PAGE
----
If you find yourself troubleshooting one of these older systems, most of the diagnostic checks on the steering sensor will be made with an ohmmeter. Measuring the resistance between the sensor’s connector pins and comparing the values to specifications will tell you if the sensor is good or bad. On some applications, an analog ohmmeter can be used to detect pulses from the sensor as the steering wheel is rotated with the key on.

More Sensitive Sensors
Most of the early steering position sensors are relatively low-resolution sensors, and typically detect steering movements in 8-degree to 9-degree increments.

By comparison, most of today’s steering position sensors are high-resolution magnetic sensors that can detect movements of 1° or less. Some have resolutions as low as one-tenth of a degree.

Why the change in sensitivity? Steering angle sensors are used for a wider variety of purposes today, and for fast-acting stability control systems to react instantly to changing driving conditions, the system must be able to detect even small changes in the position of the steering wheel. Engineers know that the angle of the front wheels as well as the steering inputs by the driver have a significant impact on vehicle dynamics, handling stability and traction. Advances in onboard computing power in recent years and system integration and information sharing via local area networks (LAN) and controller area networks (CAN) now make it possible for various systems to share information and sensor inputs. Consequently, the inputs from a steering position sensor can be used to vary power steering assist, to modify anti-lock braking and traction control, to assist stability control, to modify the reaction of an electronic suspension ­system, to modify torque delivery in an electronic all-wheel-drive system, and to even monitor the driver himself.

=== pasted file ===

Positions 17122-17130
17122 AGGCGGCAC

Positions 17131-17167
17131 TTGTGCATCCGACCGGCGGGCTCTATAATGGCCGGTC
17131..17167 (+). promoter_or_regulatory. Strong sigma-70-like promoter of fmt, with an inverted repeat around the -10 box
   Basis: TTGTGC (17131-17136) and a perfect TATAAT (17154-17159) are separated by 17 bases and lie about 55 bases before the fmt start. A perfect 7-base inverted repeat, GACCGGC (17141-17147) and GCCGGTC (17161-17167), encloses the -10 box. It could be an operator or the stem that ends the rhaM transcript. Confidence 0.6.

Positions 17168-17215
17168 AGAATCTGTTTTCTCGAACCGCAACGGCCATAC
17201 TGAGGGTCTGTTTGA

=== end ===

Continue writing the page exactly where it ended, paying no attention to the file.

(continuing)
The steering position sensor also will play a key role in future accident avoidance systems that detect obstacles and steer the vehicle to avoid the obstacle if the driver fails to react.

Down the road, the steering sensor may even be used to monitor the driver. Engineers are now developing systems that detect subtle changes in the driver’s steering inputs to determine if the driver is impaired or not. The system “learns” the driver’s normal steering habits, and sounds an alarm (or disables the vehicle) if the driver is steering erratically. Who would have thought Big Brother might someday be lurking inside your steering column?

Diagnostics
Because stability control is part of the ABS system, faults are self-diagnosed and turn on one or more warning lights. Depending on the nature of the fault and the application, a steering position sensor failure may disable the stability control system and/or ABS system.